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Penn State uses late-game defense to stun Purdue

Penn State vs Purdue

 

A few thousand empty seats could be seen in the Bryce Jordan Center for Tuesday night’s basketball game between homestanding Penn State and visiting Purdue. A number of Nittany Lion fans wound up missing a moment that could very well mark the re-emergence of a long-dormant program.

The last time Penn State reached the NCAA Tournament, the year was 2001. In the seven seasons since that triumphant ’01 campaign—which took the program to the Sweet 16—basketball has proven to be a trail of tears in University Park, Pa. Nittany Lion ballclubs have turned into kittens on the court, slogging through an unending series of losing seasons that would end in early March at the Big Ten Tournament. A Nittany Lion team hasn’t won two games at the Big Ten tourney since 2001, and PSU has never reached the championship game of the event. Outside of Northwestern and Michigan, Penn State is the only other school in the conference that has had virtually nothing to cheer about on the hardwood in the past eight years. With the football school still smarting from the Rose Bowl loss to USC, it was understandable that an early-season home game against Purdue, the preseason conference favorite, could not draw a packed house.

Brutus Fathead But after Coach Ed DeChellis’s team stunned the Boilermakers, 67-64, the days of empty seats in Happy Valley might well be over.

 

This result wasn’t entirely expected, but the big story of this stunner is that it made a certain amount of sense.

 

Purdue is struggling to find its identity without injured stalwarts Robbie Hummel and Chris Kramer. Yet, the league favorite—which entered Tuesday’s action at 0-1 in the conference and in dire need of a bounce-back win—figured to bring a full-tilt effort at the Lions. Despite the improvements made by Penn State—in evidence during a close-shave loss to Wisconsin on Jan. 3 in Madison—the smart money had to favor Purdue. Just like doubting Thomas, longtime followers of Penn State basketball had to see evidence of a reborn program before they could believe it.

Those who didn’t buy a walk-up ticket to the Jordan Center possessed a certain amount of logic, for they wondered if Penn State basketball had developed to the point that the Nittany Lions could take advantage of an undermanned Purdue squad. The Boilermakers might have been banged up, but their opponent still had to snatch this win away from them on a night when Matt Painter’s team had to leave Pennsylvania with a positive result.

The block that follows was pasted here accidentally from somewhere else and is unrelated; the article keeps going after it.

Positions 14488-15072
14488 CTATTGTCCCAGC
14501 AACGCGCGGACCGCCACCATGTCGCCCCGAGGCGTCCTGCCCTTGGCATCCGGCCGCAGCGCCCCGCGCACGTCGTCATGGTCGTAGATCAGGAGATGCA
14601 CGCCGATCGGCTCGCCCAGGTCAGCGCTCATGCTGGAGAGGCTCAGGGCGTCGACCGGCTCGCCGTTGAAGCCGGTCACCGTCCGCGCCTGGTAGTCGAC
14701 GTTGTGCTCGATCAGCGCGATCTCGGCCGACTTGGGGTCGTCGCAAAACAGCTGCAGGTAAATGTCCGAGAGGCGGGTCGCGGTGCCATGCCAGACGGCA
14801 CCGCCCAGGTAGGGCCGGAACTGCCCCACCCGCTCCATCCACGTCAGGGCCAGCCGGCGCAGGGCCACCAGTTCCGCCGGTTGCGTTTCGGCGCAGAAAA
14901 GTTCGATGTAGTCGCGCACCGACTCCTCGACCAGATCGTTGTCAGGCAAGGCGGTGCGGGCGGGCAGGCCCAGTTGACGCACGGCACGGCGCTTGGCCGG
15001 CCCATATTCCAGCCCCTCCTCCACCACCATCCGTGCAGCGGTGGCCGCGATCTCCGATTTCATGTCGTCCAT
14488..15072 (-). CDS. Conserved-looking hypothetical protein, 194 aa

Sure enough, the Penn State loyalists who made the trek to this game were rewarded for their faith. Clearly, the Nittany Lions have found a new level of mental toughness in the first week of 2009.

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Stomachs had to be sinking, and old feelings of resignation had to be dominant in the hearts and minds of Nittany Lion fans with 10:21 left in the second half of this contest. After the home team blitzed the Boilermakers with a 14-0 run out of the gate, Purdue slowly and methodically imposed its will on the proceedings. From the middle of the first half to the middle of the second half, the visitors from West Lafayette had turned a 31-17 deficit into a 55-50 lead, outscoring PSU 38-19 during a 19-minute stretch. With sustained defensive pressure and better defensive rebounding, a hungry Purdue roster clawed its way past the Lions, showing the determination that’s become a hallmark of a Painter-coached team. If history was any guide, this was the point where a Penn State basketball team folded the tent and caved in the face of adversity.

Instead, history left the Jordan Center… and as a result, happy fans would leave the building several minutes later.

Yes, with 10:21 left in the second half and the Boilers in front by five after an E’Twaun Moore trifecta, the Nittany Lions responded with uncommon resolve. Without an offensive flourish from any of their starters, the young men in white jerseys rededicated themselves at the defensive end of the floor. Despite scoring a modest 13 points in the ensuing eight minutes of game time, the Lions accumulated a 63-55 lead with just over two minutes remaining in regulation. As the numbers clearly indicate, Purdue got stuck on 55 for eight whole minutes. That’s right: Penn State shut out Painter’s pupils for eight solid minutes, in the stretch run of a basketball game that meant everything to the Boilermakers.

That’s how far Penn State basketball has come this season. The Lions—with huge, step-up performances from guard Talor Battle (21 points, 9 assists) and forward Andrew Jones III (8 offensive rebounds)—would hold off Purdue in the final minute. Not surprisingly, PSU’s two heroes came together when their teammates needed it most. Battle fed Jones for the game-sealing bucket at the 25-second mark of regulation time, with only two seconds left on the shot clock. After coming oh-so-close to upsetting Wisconsin over the weekend, the Lions learned their lessons and made good against the Boilermakers. Now, PSU not only has a 2-1 record in league play; the Nittany Lions have a quality conference win that will serve them well come March.

It’s a new day for Penn State basketball. A gritty, defense-fueled win over the Big Ten team known for its defense will bring Nittany Lion fans to the Jordan Center in droves. Basketball junkies in Pennsylvania might have to throw a bash before this season’s through—they could find themselves partying like it’s 2001 in Happy Valley.

 

By Tom Kessler
BigTen-fans.com Ohio State Correspondent

 

 

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